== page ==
According to Schmidt, the city’s payment to the MAC would have come from three sources: approximately $39,000 in cash from $5 fees paid by each soccer player, a credit for $12,000 for annual sewer and water systems maintenance performed by Blaine on behalf of MAC and the balance from either Blaine’s parks fund or its general fund.

As part of this agreement, Blaine would have covered the public portions of the airport in a service agreement with the Blaine-Spring Lake Park-Mounds View (SBM) Fire Department.

The Blaine City Council rejected this offer and a subsequent offer to the city in early 2011 for a short-term agreement at $39,000 per year, allowing time to further negotiate on other issues, was also not accepted, Schmidt’s memo stated.

Last fall, the MAC was approached by the MASC regarding a lease agreement.

The MAC-owned fields are adjacent to the National Sports Center (NSC).

The MAC already has a lease agreement with the MASC for MAC property used for the Victory Links Golf Course.

Schmidt said the MASC runs the golf course and the MAC shares the profits.

The MASC has offered to pay the MAC $50,000 per year for the athletic field property use for the first two years of a 25-year contract.

In years three through five of the lease, the fee would be escalated at 2 percent then 3 percent.

Additionally, Schmidt said the MAC would retain the right to develop a five-acre corner parcel at 105th Avenue and Radisson Road for commercial development should the opportunity arise.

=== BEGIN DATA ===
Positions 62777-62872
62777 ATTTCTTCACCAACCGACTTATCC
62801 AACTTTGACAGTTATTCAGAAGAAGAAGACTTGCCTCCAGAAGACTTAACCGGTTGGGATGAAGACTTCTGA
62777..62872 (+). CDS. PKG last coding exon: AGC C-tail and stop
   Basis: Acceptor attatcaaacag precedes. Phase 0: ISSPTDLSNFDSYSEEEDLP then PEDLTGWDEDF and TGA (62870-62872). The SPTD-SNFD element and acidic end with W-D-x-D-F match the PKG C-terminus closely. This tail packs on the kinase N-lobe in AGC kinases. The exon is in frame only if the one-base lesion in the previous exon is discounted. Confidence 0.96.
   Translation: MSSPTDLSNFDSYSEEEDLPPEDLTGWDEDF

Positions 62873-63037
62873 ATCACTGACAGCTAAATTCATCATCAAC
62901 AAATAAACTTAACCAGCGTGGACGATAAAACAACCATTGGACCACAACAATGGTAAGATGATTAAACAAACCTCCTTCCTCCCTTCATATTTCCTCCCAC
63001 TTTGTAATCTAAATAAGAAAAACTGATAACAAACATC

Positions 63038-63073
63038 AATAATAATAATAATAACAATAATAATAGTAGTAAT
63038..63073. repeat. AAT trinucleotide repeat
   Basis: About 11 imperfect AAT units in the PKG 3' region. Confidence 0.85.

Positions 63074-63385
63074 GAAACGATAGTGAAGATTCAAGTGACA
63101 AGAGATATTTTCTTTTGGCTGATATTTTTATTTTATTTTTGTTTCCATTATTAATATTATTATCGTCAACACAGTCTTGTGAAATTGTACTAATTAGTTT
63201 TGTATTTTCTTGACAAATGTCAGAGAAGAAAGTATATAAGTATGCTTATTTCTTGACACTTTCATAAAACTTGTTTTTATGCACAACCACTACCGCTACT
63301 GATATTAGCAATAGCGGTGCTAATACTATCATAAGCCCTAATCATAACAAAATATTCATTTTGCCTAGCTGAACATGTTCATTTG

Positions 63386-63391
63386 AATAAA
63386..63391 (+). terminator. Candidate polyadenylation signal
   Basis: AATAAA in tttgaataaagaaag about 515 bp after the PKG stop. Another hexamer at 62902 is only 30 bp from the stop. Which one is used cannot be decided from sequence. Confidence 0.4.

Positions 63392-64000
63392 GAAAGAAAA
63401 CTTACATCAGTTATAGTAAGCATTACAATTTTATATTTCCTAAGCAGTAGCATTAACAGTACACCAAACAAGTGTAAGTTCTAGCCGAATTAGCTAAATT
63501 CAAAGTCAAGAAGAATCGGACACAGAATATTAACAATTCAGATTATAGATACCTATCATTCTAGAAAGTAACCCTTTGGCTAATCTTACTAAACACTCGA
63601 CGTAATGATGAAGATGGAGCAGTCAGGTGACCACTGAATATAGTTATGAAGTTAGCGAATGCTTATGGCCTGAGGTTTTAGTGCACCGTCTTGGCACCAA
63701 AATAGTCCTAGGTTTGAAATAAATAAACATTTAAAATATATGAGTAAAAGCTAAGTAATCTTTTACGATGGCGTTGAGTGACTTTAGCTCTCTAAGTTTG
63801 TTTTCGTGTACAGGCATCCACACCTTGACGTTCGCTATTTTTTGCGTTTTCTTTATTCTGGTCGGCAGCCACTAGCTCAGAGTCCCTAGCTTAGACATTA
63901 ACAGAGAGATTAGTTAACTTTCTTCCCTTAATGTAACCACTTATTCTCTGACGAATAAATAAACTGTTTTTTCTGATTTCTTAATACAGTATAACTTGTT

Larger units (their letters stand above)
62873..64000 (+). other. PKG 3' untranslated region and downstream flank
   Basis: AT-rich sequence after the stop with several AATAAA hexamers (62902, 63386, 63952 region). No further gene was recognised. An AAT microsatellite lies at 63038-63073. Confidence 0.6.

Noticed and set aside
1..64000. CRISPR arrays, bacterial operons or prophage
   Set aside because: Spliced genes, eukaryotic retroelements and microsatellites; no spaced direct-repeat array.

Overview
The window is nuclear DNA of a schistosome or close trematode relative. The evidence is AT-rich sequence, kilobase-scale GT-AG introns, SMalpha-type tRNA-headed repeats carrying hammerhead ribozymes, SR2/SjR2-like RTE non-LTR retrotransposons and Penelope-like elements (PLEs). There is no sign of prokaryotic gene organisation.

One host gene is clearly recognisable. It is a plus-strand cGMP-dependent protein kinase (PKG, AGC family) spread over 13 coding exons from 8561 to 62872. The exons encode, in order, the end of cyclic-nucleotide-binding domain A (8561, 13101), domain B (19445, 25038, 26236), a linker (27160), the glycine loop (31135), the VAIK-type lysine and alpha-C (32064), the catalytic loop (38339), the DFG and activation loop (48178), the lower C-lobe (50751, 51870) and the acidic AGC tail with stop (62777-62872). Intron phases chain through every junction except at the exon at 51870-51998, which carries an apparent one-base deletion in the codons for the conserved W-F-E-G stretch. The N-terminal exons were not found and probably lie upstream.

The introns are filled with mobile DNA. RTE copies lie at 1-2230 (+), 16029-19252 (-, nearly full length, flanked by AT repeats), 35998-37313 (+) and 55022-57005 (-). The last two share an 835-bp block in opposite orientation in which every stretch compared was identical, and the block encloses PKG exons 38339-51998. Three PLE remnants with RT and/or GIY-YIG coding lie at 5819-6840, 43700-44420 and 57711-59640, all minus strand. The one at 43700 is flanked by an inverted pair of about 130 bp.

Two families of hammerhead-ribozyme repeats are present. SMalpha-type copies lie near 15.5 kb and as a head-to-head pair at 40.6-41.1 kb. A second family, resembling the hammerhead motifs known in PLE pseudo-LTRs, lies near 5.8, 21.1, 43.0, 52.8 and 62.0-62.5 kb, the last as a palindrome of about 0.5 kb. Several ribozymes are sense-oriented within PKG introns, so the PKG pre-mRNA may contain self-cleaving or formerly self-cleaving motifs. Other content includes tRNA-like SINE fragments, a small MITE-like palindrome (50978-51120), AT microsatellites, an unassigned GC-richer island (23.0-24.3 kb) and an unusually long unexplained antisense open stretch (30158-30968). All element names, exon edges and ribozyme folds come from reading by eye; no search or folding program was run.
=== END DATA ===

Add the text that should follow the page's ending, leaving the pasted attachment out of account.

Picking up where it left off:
Barclay Kruse, the NSC’s chief communications officer and a MASC associate director, confirmed the MASC’s interest in a proposed leasing agreement.

“Our motivation is pretty simple,” Kruse said. “We want to make sure this land is used for youth and community sports and not be commercially developed.”

Arneson said the city has a similar goal, but four related issues involving agreements with the MAC have made the athletic fields discussion more complex.

“My prior direction from the council was to address Xylite Street road reconstruction issues, sewer and water, airport fire service and ball field use,” he said.

Last month, the MAC and SBM Fire Chief Nyle Zikmund worked out a one-year airport fire services agreement.

However, the 11th-hour solution didn’t address key points of contention that keep the parties from inking a long-term agreement that’s tied to the recent developments with the athletic field leasing discussion.

Also left in limbo is city access to the blue concession building that sits on MAC property.

According to Arneson, parking for the Victory Links Golf Course, soccer fields and the soccer building and access to a softball field maintenance shed would have to be covered in a separate MAC ground lease with the city.

Arneson said he spoke with MAC Executive Director Jeffrey Hamiel after Tuesday’s management and operations committee meeting about the proposed athletic field lease agreement.

“I don’t think this will go to the full commission anytime soon,” Arneson said Tuesday. “Basically, there needs to be another document that spells out how these fields will be used.”

Arneson said he had a meeting scheduled for Friday, Jan. 6 with NSC representatives to discuss the recent field leasing proposal.

Tim Hennagir is at [email protected]